Tuesday, December 14, 2010
Singapore: Government that Works?
Unlike most cities, Singapore is also a country in and of itself. It's like the city-state model of old. Inhabiting an island off the coast of Malaysia, Singapore is a profoundly unusual place. The city is clean, organized, and extremely safe. I noted to one of my colleagues that it feels like the way one might imagine a futuristic city would be portrayed in a movie: the buildings are tall, but it never feels claustrophobic; the city center is devoid of poverty, and the public transit system is eerily efficient. As a former British colony and current commercial hub, virtually every inhabitant speaks English, and as a modern-day melting pot, it's as Asian or as Western as you want it to be
What makes Singapore really interesting though, is the way the society/government functions. It's what some people might call city planning and regulation that works, and what others might call overreaching paternalism and government interference. The first thing many visitors hear about Singapore is the government's unusual stance on chewing gum. No one is ever quite sure whether gum is legal for personal use or whether it's just importing with the intent to distribute that's illegal, but one thing that you most certainly hear on arrival is that spitting gum on the sidewalk is an offense punishable by caning. Yes, caning. In actuality, gum is only legal for "therapeutic" purposes, and the whole caning thing is a widely propagated urban legend, but it is indicative of the government's policies at large. Some true facts about Singapore: drug possession (marijuana and cocaine, specifically) carry a penalty of death, the posted fine for eating on the metro is S$500, roughly $375 USD, and vandalism (not gum spitting) is indeed a canable offense.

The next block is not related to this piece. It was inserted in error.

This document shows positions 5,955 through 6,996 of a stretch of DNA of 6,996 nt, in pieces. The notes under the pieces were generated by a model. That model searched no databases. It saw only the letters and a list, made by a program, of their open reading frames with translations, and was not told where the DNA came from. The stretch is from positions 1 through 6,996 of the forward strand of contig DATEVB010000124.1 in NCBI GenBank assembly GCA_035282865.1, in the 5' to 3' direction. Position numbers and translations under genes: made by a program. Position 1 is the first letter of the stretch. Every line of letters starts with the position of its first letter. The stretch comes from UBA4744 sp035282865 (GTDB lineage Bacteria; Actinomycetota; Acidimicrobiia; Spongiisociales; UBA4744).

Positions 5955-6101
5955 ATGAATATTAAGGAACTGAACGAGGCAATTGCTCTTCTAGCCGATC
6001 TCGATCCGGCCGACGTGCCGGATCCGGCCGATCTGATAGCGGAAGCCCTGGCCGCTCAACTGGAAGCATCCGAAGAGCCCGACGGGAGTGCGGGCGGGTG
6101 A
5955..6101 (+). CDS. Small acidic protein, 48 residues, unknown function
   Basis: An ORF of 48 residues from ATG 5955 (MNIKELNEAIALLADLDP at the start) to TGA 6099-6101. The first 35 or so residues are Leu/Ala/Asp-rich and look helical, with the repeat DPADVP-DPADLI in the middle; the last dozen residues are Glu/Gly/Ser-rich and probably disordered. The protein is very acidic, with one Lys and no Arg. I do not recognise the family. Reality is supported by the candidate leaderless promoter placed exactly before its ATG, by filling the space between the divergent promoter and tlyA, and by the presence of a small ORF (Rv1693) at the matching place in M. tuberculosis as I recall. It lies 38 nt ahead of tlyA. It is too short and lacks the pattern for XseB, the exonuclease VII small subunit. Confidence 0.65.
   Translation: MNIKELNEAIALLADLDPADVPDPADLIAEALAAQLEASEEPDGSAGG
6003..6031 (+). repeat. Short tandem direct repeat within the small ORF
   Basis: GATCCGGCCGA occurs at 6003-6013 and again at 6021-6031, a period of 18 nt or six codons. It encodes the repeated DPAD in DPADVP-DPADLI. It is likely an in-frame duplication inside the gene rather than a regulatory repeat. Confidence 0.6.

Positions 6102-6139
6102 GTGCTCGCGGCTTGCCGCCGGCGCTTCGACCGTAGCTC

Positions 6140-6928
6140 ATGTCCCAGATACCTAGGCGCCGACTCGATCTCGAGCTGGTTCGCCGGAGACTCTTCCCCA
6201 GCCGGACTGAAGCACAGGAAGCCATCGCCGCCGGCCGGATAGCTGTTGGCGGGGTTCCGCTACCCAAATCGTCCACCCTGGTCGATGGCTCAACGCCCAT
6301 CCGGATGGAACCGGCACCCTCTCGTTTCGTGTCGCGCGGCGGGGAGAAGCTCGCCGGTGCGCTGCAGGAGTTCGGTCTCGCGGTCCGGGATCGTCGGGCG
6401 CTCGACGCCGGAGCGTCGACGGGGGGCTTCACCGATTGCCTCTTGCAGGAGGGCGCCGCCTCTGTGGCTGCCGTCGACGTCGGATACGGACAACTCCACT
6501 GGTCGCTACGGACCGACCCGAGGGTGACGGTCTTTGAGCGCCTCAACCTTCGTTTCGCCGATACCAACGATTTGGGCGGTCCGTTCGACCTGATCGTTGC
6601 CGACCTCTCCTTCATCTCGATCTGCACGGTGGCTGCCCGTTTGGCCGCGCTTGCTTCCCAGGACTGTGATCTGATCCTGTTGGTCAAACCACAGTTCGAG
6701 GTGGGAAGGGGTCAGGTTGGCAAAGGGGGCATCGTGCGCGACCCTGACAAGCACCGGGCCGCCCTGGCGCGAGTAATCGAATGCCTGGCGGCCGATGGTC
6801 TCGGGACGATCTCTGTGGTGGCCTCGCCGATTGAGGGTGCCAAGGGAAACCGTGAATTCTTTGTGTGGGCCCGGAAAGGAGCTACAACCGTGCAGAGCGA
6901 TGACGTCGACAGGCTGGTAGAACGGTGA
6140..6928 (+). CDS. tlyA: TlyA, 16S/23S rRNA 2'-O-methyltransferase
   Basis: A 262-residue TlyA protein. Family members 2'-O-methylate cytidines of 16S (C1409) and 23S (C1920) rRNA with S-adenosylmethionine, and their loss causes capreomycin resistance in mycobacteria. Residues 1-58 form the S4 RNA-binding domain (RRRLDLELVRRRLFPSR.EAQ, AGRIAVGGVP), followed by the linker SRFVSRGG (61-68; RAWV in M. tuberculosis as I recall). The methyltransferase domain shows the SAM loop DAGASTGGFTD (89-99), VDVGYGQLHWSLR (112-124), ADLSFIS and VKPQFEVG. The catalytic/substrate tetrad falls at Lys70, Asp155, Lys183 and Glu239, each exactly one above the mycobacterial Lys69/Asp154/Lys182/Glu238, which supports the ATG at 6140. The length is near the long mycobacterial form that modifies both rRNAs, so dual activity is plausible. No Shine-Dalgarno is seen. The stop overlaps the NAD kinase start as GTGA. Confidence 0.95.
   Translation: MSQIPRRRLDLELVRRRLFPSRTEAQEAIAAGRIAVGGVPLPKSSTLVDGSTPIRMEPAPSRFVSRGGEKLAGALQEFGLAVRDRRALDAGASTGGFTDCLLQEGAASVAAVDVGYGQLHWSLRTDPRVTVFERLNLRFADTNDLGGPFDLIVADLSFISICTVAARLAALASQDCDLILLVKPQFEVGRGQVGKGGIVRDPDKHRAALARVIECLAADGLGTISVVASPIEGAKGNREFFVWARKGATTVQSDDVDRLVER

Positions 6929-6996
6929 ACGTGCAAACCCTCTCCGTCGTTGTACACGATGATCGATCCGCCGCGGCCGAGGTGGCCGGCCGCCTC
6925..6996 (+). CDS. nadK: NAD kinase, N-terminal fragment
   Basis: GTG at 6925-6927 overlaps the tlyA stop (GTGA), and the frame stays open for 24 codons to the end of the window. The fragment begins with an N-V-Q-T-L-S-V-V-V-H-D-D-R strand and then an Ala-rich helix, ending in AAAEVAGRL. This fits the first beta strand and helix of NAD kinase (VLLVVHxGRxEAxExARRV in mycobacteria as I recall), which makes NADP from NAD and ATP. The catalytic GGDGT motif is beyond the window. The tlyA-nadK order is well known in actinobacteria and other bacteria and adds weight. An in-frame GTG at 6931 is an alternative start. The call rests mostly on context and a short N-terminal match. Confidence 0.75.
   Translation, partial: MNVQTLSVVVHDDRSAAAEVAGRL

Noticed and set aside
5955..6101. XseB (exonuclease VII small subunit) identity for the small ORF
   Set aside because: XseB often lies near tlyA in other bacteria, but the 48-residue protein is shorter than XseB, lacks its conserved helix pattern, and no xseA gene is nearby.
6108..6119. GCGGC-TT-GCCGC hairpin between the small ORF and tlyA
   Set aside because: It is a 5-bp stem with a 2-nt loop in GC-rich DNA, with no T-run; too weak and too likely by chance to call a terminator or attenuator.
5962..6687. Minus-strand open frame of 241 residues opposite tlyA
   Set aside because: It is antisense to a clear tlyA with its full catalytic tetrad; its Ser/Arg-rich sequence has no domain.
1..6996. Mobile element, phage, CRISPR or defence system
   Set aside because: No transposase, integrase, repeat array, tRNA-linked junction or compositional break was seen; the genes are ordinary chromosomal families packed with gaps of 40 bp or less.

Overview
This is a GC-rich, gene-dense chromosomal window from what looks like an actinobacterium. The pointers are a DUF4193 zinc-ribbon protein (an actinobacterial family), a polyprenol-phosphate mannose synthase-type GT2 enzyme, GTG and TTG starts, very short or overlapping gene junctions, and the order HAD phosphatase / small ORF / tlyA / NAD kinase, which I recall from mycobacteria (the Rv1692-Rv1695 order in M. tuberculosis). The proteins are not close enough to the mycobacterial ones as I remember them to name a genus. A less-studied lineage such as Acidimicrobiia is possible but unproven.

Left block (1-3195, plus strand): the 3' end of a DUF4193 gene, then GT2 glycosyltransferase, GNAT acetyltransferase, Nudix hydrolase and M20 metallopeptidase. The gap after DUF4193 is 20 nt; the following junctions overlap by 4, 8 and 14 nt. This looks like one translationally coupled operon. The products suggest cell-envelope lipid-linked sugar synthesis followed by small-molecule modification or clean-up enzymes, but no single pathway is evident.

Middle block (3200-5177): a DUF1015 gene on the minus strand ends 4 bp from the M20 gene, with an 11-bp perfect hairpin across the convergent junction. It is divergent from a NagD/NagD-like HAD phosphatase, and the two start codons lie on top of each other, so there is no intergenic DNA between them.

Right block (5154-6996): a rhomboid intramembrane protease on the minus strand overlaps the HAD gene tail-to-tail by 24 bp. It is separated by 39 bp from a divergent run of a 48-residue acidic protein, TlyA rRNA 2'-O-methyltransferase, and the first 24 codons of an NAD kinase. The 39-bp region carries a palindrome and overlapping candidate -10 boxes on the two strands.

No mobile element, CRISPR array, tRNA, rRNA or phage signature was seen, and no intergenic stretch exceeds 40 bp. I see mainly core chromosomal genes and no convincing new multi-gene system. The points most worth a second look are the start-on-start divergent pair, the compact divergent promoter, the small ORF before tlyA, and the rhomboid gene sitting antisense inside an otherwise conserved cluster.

The government is largely autocratic and yet there is remarkably little corruption, an interesting contrast to some other countries I can think of. The government is also hugely paternalistic in its regulation of "morally hazardous" behaviors. For example, there's only one casino in Singapore; entrance with a foreign passport is free, but Singaporeans have to pay S$100 to get in. The justification I heard is that it generates revenue for the state, but the government doesn't want its own people engaging in such questionable activities... just foreigners. Kind of makes sense, and yet something about it also feels deeply wrong. Nonetheless, I thoroughly enjoyed my time there; I would love to make a trip back one day to continue to explore its many eccentricities. And with this job, who knows, that day may be sooner rather than later.